Today’s Solutions: February 08, 2023

American drivers have plenty of options when it comes to electric cars, but what about farmers? The electrification of the agricultural industry is a lucrative and relatively untapped market. However, first, the technology needs to be sold to farmers, many of whom are hesitant about the switch. 

This is where Robert Wallace, an expert on electric tech, comes in. He is offering farms in Oregon free test runs of tractors from California-based startup Solectrac and outfitting them with data-gathering sensors to prove the tech. 

Companies like Solectrac and Monarch are producing models of small tractors meant for farmers of berry farms, vineyards, and hobby farms. These tractors offer farmers long battery life, low carbon emissions, and even autonomous vehicles from Monarch. 

With increasing fuel prices, big and small farmers alike are struggling to power their fossil-fuel-fed tractors and work their farms. Some large farms wind up spending between $2000 and $3000 a day on fuel alone. And all of this isn’t to mention the environmental damage done by carbon emissions. 

An electric tractor for Solectrac would cost farmers more up front, but over a year would more or less break even with what a fossil-fuel tractor would cost in gas. One study from Cadeo Group, a clean-energy consulting firm based in Portland, Oregon actually found that an electric tractor would save up to $3000 a year. 

While the farming industry is a long way off from getting rid of gas tractors entirely, many have taken notice of the market opportunity. Monarch raised $60 million from investors, and Solectrac was recently bought by Ideanomics, a publicly traded electric vehicle firm.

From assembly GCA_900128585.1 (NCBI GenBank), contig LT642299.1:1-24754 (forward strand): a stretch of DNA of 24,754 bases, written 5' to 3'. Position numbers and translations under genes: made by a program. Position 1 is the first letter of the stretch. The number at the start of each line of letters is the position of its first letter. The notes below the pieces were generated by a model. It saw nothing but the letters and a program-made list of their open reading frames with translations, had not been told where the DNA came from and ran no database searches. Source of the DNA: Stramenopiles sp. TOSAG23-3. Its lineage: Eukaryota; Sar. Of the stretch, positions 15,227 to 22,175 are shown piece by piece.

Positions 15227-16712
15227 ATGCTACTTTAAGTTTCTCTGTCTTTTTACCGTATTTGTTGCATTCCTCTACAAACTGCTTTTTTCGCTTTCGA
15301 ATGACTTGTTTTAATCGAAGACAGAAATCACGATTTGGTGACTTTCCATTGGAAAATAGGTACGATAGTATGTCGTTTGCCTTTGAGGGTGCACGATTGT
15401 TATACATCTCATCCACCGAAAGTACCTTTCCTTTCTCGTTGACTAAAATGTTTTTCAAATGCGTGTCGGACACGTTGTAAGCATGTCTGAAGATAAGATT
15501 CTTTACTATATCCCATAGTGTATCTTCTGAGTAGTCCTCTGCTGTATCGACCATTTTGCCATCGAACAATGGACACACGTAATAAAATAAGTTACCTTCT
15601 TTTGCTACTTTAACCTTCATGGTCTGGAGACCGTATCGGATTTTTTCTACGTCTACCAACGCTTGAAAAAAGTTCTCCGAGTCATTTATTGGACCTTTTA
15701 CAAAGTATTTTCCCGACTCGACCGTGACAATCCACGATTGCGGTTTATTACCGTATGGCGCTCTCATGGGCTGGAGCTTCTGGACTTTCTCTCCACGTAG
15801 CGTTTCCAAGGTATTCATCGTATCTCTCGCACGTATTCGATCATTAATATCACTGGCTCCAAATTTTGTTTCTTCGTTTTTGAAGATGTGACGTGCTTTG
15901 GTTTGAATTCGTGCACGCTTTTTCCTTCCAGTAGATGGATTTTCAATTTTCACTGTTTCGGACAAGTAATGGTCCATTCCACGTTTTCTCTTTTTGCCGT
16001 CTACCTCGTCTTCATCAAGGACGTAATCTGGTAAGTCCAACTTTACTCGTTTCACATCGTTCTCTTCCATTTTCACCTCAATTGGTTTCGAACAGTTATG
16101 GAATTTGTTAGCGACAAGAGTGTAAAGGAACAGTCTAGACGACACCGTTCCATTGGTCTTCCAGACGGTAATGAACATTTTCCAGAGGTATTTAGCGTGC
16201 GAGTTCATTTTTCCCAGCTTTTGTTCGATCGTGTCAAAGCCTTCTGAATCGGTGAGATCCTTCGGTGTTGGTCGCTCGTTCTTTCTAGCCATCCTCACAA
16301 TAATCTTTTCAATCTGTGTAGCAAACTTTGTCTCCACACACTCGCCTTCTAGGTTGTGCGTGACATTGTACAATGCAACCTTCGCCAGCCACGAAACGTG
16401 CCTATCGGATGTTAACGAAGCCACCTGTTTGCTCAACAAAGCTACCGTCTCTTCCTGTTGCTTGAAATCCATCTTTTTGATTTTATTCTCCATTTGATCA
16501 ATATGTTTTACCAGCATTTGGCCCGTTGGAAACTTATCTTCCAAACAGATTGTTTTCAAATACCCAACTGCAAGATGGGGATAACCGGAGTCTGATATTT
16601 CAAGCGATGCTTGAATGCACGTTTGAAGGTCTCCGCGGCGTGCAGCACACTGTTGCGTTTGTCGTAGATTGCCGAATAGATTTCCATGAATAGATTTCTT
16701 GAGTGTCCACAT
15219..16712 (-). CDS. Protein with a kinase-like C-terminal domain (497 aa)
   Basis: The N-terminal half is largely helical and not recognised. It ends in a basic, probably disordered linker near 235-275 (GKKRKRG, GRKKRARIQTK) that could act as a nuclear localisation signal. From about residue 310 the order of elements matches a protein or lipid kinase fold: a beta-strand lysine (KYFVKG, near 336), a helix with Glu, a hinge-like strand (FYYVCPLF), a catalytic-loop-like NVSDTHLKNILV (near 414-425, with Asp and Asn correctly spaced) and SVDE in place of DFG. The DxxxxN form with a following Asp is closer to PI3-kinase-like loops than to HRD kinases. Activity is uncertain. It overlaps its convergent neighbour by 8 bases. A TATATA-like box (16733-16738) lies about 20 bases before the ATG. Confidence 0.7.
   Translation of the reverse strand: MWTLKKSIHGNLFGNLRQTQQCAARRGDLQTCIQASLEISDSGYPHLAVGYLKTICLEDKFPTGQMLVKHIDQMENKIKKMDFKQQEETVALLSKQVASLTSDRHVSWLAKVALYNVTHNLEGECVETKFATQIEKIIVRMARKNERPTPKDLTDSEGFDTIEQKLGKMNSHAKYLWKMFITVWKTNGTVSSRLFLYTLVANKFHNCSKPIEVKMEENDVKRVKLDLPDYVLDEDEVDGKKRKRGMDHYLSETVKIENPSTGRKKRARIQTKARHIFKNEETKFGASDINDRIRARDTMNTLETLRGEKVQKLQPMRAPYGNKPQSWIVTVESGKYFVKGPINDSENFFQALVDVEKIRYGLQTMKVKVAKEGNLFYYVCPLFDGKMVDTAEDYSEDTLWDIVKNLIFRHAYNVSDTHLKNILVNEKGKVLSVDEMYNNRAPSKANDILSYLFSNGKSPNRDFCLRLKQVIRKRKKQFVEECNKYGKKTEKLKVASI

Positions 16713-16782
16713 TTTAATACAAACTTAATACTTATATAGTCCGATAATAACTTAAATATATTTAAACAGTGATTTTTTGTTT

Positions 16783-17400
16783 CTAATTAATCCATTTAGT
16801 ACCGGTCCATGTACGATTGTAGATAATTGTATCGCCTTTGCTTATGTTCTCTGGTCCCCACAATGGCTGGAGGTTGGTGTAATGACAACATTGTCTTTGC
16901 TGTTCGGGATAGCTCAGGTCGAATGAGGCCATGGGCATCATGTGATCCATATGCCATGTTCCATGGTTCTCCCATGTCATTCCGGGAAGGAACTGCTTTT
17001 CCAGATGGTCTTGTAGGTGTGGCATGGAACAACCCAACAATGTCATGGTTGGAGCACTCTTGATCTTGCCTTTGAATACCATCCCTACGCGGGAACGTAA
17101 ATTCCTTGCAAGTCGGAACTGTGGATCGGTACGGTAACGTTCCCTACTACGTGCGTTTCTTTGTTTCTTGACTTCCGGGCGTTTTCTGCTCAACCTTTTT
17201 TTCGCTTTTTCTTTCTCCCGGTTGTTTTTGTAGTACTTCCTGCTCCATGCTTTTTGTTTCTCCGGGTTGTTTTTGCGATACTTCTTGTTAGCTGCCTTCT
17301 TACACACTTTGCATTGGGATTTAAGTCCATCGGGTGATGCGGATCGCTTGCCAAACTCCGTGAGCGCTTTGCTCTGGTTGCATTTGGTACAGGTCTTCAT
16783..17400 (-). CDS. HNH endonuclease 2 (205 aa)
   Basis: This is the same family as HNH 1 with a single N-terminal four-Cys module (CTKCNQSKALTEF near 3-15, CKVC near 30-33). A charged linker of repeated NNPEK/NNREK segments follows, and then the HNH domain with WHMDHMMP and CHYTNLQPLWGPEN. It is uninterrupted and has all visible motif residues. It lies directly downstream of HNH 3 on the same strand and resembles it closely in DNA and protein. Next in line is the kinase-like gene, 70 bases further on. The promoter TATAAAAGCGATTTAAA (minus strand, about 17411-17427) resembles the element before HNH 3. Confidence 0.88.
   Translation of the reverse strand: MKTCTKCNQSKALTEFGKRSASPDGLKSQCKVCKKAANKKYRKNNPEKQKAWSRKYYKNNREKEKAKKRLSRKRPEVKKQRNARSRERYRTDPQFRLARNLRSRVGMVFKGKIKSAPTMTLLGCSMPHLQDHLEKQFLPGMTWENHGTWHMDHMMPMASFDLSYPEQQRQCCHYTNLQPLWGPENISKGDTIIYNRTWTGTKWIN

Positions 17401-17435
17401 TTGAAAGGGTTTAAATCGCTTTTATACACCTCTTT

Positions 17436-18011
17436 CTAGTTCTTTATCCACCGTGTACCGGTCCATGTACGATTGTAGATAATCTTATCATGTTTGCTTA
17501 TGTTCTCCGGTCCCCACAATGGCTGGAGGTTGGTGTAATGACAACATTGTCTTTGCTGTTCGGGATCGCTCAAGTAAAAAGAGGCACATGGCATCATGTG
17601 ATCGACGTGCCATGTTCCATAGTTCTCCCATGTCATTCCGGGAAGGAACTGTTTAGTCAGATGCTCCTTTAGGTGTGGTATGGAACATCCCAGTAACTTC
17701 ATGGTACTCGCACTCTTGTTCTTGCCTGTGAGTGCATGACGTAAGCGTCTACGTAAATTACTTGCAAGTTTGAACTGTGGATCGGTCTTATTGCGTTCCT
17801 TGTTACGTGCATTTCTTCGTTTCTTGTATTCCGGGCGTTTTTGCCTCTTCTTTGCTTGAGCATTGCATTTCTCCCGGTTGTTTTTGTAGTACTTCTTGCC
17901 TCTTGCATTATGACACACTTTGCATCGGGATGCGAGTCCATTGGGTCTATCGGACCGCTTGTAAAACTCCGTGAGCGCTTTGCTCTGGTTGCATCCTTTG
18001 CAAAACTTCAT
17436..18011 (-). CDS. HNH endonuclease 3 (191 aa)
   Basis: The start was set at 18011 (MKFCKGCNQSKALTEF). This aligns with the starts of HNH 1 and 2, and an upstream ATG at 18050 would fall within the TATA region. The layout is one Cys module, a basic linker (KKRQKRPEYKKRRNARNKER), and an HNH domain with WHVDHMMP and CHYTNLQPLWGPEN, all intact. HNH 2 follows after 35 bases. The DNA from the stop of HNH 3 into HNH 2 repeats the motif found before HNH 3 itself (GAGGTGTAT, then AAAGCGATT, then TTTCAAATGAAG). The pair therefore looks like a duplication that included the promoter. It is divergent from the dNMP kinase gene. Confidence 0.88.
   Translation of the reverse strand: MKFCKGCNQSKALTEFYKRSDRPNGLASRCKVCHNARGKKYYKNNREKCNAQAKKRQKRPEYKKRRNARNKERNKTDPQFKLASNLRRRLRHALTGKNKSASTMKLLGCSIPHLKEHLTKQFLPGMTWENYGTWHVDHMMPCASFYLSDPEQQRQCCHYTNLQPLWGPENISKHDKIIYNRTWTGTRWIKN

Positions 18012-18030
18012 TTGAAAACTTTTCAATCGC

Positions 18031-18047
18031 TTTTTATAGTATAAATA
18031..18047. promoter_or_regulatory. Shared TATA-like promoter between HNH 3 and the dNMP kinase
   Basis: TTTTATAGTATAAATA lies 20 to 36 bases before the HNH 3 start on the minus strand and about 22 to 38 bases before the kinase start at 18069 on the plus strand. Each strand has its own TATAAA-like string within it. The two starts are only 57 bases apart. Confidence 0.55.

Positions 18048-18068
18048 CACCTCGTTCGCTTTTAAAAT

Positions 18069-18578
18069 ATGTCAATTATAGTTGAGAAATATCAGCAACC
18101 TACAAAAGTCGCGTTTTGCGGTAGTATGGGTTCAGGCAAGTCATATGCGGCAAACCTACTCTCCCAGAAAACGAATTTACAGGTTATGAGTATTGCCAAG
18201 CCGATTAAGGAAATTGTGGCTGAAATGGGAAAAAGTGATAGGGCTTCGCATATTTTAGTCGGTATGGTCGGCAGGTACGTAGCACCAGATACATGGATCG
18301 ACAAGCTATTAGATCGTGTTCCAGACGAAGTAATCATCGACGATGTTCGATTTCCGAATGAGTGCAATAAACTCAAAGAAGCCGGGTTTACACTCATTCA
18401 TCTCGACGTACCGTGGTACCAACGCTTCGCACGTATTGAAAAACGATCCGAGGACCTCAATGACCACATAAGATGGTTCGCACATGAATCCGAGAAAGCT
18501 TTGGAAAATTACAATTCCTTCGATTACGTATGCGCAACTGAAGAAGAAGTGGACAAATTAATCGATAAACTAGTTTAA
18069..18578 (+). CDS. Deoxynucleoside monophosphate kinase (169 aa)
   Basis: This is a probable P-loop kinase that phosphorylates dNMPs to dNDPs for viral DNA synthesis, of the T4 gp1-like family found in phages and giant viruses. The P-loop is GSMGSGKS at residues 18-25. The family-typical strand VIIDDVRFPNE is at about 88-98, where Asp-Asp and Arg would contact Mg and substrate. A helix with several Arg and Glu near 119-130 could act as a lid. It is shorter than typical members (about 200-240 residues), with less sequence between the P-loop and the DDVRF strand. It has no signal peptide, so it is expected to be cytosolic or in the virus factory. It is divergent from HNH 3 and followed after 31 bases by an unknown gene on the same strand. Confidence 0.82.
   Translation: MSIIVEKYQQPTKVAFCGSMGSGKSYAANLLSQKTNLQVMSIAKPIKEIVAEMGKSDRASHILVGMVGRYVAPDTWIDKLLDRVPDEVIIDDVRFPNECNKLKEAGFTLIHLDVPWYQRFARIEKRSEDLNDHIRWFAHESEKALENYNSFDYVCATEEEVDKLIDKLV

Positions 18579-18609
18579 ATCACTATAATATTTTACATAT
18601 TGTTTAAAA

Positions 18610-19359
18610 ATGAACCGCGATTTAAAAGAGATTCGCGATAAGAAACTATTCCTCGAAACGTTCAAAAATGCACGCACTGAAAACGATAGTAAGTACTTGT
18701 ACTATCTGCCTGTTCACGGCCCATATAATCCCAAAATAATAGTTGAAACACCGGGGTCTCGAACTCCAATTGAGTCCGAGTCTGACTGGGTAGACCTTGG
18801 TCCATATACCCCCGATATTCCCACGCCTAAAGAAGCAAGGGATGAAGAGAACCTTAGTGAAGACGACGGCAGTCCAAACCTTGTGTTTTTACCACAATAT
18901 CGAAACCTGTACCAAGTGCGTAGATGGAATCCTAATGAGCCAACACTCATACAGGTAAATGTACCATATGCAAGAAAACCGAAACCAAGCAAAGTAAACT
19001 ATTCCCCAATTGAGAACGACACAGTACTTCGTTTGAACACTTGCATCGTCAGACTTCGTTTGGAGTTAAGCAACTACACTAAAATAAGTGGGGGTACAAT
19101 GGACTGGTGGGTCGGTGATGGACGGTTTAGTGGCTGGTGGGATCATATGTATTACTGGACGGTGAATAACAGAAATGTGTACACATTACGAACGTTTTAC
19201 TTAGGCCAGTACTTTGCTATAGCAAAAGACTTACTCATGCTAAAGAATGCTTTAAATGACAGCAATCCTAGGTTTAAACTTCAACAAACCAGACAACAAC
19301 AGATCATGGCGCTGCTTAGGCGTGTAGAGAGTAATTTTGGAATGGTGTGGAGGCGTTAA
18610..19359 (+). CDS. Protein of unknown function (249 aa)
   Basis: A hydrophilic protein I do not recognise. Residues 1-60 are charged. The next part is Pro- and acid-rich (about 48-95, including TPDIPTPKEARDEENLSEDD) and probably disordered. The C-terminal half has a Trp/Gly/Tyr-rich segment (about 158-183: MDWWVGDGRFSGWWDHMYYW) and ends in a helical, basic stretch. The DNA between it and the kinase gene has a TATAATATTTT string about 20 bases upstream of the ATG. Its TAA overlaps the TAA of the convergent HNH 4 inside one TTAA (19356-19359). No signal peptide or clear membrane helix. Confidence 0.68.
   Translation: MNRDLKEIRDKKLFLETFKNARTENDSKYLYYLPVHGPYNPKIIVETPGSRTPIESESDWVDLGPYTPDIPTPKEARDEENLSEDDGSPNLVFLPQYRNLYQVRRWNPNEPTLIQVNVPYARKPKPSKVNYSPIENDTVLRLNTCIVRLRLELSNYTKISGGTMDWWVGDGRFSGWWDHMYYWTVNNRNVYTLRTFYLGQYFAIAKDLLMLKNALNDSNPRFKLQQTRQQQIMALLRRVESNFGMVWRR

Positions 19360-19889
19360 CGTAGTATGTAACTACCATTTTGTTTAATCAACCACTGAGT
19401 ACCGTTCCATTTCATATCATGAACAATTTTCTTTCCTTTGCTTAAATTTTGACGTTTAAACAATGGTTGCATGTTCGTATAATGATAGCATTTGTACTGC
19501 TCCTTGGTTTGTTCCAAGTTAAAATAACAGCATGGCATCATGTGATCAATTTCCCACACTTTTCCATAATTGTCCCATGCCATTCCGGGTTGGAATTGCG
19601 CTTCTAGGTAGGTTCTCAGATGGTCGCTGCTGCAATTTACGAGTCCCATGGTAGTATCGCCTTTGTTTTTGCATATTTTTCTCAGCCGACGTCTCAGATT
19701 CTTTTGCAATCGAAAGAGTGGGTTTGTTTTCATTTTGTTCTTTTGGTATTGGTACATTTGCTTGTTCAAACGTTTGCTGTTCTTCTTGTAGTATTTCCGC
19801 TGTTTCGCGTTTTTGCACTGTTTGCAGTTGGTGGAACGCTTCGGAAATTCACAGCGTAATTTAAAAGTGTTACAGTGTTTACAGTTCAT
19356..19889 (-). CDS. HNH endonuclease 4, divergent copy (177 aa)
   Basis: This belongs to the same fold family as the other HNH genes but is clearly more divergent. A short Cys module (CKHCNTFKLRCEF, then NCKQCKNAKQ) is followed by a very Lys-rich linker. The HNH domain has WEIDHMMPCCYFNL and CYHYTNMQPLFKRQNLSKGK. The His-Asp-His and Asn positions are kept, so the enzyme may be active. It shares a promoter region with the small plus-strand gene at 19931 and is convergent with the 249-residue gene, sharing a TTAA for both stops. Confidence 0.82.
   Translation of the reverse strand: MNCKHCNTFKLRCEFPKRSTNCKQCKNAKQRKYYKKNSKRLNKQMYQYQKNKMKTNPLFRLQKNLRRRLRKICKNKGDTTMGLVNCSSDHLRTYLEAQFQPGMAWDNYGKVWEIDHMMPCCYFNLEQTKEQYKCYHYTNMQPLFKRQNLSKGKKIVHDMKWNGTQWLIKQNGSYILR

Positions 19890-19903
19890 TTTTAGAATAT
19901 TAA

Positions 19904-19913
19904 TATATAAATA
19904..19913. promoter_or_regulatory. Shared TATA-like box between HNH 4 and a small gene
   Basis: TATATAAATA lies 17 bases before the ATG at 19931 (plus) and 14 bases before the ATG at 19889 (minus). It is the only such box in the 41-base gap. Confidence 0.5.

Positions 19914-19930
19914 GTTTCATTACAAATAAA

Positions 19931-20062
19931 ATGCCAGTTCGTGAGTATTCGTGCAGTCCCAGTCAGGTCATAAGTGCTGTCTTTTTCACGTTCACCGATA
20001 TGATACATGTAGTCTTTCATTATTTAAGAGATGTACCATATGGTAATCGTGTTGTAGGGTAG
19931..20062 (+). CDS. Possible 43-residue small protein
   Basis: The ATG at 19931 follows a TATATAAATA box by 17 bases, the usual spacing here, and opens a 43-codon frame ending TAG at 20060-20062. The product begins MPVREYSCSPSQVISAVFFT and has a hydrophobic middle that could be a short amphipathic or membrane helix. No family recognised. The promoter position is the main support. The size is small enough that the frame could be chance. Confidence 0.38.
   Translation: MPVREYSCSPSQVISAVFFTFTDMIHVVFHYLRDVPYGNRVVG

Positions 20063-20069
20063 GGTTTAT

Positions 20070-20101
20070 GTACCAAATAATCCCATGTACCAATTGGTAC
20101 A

For electric tractors to take off, though, first the farmers need to be won over. Many of them believe that the electric infrastructure isn’t there yet and understandably worry about their tractors breaking down miles into a farm without a power source. Robert Wallace understands this hesitance and is expanding his program to offer a wider range of equipment to a wider range of farmers, showing that the market and the farms are going green. 

Solutions News Source Print this article
More of Today's Solutions

How to host a more sustainable super bowl party

This year, the Arizona Super Bowl Host Committee in collaboration with NFL Green is working together to make this year’s Super Bowl as sustainable ...

Read More

Let’s embrace the Swedish winter tradition of “little Saturday”

In northern Sweden, where the winter season means up to 20 hours of darkness a day, staying positive during colder months is tough, but ...

Read More

$1 billion to be invested in cleaning up Great Lakes

The US Great Lakes are treasured and iconic wonders of North America's natural splendor. Countless families and individuals flock there for fun and thousands ...

Read More

Be intentional about respecting wildlife by keeping these 4 things in mind

This year, if you are striving to be more considerate of wildlife while on your summer travels and hikes, but still want to enjoy, ...

Read More